Sharing with Friends Let's see how powers of 10 can help divide multi-digit whole and decimal numbers. If you have 800 stickers to divide among 10 friends, how many stickers does each friend receive? Solve this problem by dividing 800 by 10. When we divide by 10 to the power of 1, or 101, we are making the number 10 times smaller, or [ggfrac]1/10[/ggfrac] as big, so all of the digits shift one place to the right. That makes sense since division is the opposite of multiplication. To solve 800 divided by 10, move all of the digits one place to the right, so our answer is 80.0. Each of your ten friends gets 80 stickers. Now let's say you have 250 cups of ice cream to split equally between 100 students. How many cups of ice cream does each student get? To find out, solve 250 divided by 100. Since 100 is 10 to the power of 2, or 102, move the digits in the number 250 two places to the right. That means each student gets 2.5 cups of ice cream. Try this yourself: If you have 50 cups of ice cream to split equally between 100 students, how many cups does each student get?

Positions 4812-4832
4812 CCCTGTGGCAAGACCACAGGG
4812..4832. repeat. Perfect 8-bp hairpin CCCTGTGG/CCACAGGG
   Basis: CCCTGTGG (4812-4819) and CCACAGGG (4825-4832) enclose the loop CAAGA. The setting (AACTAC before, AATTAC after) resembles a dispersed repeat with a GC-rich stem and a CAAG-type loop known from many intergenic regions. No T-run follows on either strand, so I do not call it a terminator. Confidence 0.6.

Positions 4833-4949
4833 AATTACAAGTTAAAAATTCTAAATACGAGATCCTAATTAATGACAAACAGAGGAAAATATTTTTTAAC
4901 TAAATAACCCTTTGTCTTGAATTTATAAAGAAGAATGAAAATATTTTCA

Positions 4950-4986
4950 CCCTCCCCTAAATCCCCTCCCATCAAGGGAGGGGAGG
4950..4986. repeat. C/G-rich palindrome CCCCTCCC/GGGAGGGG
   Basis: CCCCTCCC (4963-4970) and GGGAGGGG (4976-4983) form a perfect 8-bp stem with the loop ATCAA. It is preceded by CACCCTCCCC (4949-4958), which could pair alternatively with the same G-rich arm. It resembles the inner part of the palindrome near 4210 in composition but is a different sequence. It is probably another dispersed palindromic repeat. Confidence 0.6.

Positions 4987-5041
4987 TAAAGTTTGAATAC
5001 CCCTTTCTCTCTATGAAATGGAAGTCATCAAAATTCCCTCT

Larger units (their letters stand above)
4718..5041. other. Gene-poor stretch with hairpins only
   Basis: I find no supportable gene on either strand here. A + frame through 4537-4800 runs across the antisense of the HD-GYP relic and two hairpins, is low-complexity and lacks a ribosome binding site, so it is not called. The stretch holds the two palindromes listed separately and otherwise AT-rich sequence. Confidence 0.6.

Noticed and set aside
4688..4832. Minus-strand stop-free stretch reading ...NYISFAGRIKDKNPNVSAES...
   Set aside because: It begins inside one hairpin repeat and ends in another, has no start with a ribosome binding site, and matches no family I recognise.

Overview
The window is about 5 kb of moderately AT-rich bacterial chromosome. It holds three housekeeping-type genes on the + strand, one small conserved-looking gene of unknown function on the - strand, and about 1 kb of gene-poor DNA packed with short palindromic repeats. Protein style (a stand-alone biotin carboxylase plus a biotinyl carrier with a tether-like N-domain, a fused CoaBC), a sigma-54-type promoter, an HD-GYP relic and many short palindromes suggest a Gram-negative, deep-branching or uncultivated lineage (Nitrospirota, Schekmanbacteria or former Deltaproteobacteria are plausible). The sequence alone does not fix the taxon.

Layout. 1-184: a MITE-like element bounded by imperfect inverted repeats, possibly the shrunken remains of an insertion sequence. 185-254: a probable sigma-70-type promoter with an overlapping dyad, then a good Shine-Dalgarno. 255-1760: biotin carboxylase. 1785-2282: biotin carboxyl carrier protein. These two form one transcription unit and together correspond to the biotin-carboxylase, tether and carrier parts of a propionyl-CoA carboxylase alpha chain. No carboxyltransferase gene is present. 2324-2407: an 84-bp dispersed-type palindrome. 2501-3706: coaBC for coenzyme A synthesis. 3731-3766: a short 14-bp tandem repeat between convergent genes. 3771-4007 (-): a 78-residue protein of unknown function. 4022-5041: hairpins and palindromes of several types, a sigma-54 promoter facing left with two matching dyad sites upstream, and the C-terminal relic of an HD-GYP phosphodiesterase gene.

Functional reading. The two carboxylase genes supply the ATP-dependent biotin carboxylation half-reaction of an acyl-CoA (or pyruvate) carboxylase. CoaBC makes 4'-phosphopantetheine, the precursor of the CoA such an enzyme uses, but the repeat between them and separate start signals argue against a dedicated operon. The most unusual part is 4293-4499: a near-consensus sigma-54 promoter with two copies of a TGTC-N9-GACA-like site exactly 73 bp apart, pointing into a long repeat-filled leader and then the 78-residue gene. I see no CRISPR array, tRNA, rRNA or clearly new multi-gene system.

POWERS OF 10 VOCABULARY

Place value
The numerical value that a digit has based on its position in a number.
Exponent
A small raised number used in exponential notation to tell how many times the base is used as a factor. For example, in 103 the base is 10, the exponent is 3, and 103 = 10 x 10 x 10 = 1,000. Same as a power.
Power of 10
A way to write large numbers written using ten to a power, or exponent.
Base ten
A number system in which each number is 10 times the value to the right of it.
Digit
Any one of the symbols 0, 1, 2, 3, 4, 5, 6, 7, 8, and 9 in the base-ten number system.
Standard notation
A number written in the standard format, such as 100.
A number written as a word, such as one hundred.
A number written as repeated multiplication, such as 10 × 10.
A way to write repeated multiplication using a base and exponent. For example, in the exponential expression 102, the base 10 is used as a factor 2 times to represent 10 × 10 = 100.